Corn Soup

Corn Soup

Navajo Corn Soup ingredients

No, corn soup isn’t an Italian recipe but I replaced the salt pork in the original with pancetta. You can use either.

Ingredients:

Navajo Corn Soup (2)zz

 

Salt pork or pancetta
Your choice, salt pork or pancetta
Green poblano and a red bell
One each, a green poblano and a red bell

Preparation:

  • Brown pancetta & cubed pork and remove.
  • Sauté onion, add peppers, garlic & oregano and cook until softened.
  • Return meat to pot. Add stock and simmer covered for 1 hour.
  • Taste and add salt and black pepper.
  • Add corn a few minutes before serving.

corn

Click here for updated GALLERY

Zucchini Soup

Zucchini Soup

zucchini soup

My mother made zucchini soup often. My sister Rochelle still makes it and gave me the recipe.

Rochelle
Rochelle

ingredients

Preparation:

In a pot, sauté a finely chopped onion in oil until tender and transparent. Don’t brown. Add the zucchini and just cover with hot water – about 2 cups. Season to taste. Simmer until tender, about 10 minutes. Scramble the eggs with the grated cheese and add to pot. Add one cup of marina sauce (see below) and stir until well mixed. Serve with additional cheese.

Zucchini flower
Zucchini flower

 

Marinara Sauce

  •  ¼ cup olive oil
  • 3 cloves garlic (cut in large pieces so they can easily be removed)
  • 1 ½ lbs of fresh tomatoes or 1 28oz con of crushed San Marzano tomatoes
  • Salt, black pepper and red pepper flakes to taste

Lightly brown garlic in the olive oil.  Add about a pound and a half of chopped fresh or one large can of crushed tomatoes (approx. 28 oz.).  Add salt, black pepper and red pepper flakes. Simmer ½ hour on medium heat and it’s done.

Click here for updated GALLERY

Hollywood Beach

Hollywood Beach20151113_122705

We just spent a lazy week and a half at the Marriot on Hollywood Beach. The hotel is on the beach, only separated by the Broadwalk, a 2.5 mile long, 30 foot wide pavement open only to pedestrians and bikes. I say lazy because except for a lunch in Little Havana and a dinner in South Beach we never left Hollywood. We spent most of our time on the beach and were able to walk to plenty of very good restaurants, either right on the Broadwalk or the Intercoastal.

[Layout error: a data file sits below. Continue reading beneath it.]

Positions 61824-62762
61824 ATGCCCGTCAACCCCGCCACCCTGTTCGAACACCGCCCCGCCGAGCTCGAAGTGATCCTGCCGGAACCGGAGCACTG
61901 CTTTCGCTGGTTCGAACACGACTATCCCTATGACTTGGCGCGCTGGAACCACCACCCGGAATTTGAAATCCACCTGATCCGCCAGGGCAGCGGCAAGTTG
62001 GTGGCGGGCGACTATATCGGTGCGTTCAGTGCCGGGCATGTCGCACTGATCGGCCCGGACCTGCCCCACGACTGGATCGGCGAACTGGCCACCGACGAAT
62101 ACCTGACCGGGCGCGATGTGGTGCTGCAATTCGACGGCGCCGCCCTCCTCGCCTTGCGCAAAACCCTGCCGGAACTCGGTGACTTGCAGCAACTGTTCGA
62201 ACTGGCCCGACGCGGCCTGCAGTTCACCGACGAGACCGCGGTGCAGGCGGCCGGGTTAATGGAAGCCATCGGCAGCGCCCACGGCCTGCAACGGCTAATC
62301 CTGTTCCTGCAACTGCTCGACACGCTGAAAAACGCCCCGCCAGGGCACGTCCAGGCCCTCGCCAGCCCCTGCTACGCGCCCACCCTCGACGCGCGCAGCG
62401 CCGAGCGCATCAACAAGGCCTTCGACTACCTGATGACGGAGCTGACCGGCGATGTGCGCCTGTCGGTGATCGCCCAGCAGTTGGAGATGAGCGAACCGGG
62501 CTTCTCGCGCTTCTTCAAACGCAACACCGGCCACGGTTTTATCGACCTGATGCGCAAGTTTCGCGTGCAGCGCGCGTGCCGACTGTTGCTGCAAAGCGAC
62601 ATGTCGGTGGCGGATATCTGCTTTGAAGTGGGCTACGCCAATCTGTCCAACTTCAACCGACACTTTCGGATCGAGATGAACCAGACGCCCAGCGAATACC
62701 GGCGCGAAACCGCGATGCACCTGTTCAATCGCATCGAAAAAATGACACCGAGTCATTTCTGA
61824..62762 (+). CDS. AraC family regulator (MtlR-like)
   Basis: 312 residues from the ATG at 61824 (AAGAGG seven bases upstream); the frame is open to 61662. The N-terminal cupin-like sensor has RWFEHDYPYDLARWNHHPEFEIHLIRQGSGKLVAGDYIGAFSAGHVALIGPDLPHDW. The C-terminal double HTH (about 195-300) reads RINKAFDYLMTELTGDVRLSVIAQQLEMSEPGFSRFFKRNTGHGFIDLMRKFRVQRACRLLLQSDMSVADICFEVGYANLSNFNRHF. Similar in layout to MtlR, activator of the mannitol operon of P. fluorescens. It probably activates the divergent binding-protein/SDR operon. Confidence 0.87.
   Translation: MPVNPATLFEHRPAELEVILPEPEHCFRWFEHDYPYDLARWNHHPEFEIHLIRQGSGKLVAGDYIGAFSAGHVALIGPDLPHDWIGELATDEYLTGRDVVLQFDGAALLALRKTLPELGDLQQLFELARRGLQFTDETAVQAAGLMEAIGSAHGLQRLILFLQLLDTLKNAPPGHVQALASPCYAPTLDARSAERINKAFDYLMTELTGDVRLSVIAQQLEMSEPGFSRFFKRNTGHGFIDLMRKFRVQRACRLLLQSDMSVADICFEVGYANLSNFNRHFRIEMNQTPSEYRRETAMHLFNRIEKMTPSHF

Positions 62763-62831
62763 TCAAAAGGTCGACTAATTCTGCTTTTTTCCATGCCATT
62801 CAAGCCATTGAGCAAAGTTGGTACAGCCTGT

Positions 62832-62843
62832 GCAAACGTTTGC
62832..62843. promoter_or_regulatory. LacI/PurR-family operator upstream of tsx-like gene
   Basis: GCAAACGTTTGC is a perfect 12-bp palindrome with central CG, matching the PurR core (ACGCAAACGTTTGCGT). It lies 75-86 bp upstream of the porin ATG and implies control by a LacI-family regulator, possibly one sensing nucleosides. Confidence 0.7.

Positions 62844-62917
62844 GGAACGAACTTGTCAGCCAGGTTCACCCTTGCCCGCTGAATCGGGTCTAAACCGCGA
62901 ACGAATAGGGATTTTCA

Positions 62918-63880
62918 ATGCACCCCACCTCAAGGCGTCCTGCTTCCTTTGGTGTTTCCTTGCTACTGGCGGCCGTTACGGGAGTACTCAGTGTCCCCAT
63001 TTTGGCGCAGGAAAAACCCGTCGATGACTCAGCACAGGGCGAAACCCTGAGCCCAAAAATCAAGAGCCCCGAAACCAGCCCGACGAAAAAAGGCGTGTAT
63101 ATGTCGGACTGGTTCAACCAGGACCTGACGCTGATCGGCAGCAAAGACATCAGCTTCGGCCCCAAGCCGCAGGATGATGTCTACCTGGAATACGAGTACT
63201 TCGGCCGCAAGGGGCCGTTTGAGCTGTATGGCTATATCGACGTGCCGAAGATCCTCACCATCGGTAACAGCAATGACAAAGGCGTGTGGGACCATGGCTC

20151108_113616


Capones Flicker Lite – Chicago-style deep dish pizza – MENU

capones


Ocean Alley  – seafood on the Broadwalk – MENU

The waitress took this pic and I don't know how she got those colors.
The waitress took this pic and I don’t know how she got those colors.

GG’s Waterfront Bar & GrillMENU

GG's Waterfront Bar and Grill


Taverna Opa – on the Intercoastal – MENU Hollywood, FL _ Greek Restaurants And Dining At Taverna Opa Restaurants_Page_2


Rocco’sMENU

rocco


The Taco SpotMENU

taco


Little Havana

 

El Pub Restaurant, 1548 SW 8th Street (Calle Ocho) MENU

elpub aa


La Tradicion Cubana – Calle Ocho & 13th Avenue


South Beach

 

The Delano – Rose Bar

Delano Rose Bar

 

Dolci – MENU

DOLCE ITALIAN


 

IMG00496-20121002-1418a (2)

Click here for updated GALLERY

Pasta 101

Pasta 101

sophia-loren-spaghetti

“Everything you see I owe to spaghetti.” – Sophia Loren

Cooking – Let’s start with the basic cooking of pasta – you boil it. First, use more water than you’d think you’d need, about four quarts for one pound. Add a lot of salt, at least 2 tablespoons (it can only absorb so much) and don’t pay attention to what the celebrity chefs say and add a few drops of oil if you want. Some people think it keeps the pasta from sticking together as it cooks and others think it prevents the sauce from adhering to it. Make up your own mind. Pick a pasta shape that compliments the sauce. Cook it until it’s done the way you like it and don’t worry about the Al Dente Police raiding your kitchen. If you have room in the pot you can finish cooking the pasta in your sauce. Save a cup of the pasta water. You can use it if you need to thin the sauce.

Secca vs. Fresca

pasta-secca 1
Pasta secca
fresa
Pasta fresca

 

One isn’t better than the other, they’re just different. Secca is the most common one. It’s the dry pasta you find in every grocery store – think Ronzoni or Buitoni. It’s made with semolina flour (hard durum wheat) and water and can handle the mechanical process required to make it. It lasts for months. Secca is more popular in the south of Italy, it’s cheaper than fresca and can be used with heartier sauces. Fresca is made from bread flour and sometimes eggs. It lasts about 5 days in a refrigerator. It’s tender and absorbent and works with light sauces – try sage and butter.

Cavatelli

My mother used almost only secca but on special occasions she would make fresca. Cavatelli, which she pronounced in the Salernitano dialect gav-a-deel, was so simple that I would often help. I’d roll out a snake-like section of her dough, cut it into one inch pieces and then sort of smear them with my thumb. Mine weren’t as pretty as hers but still not bad.ravioli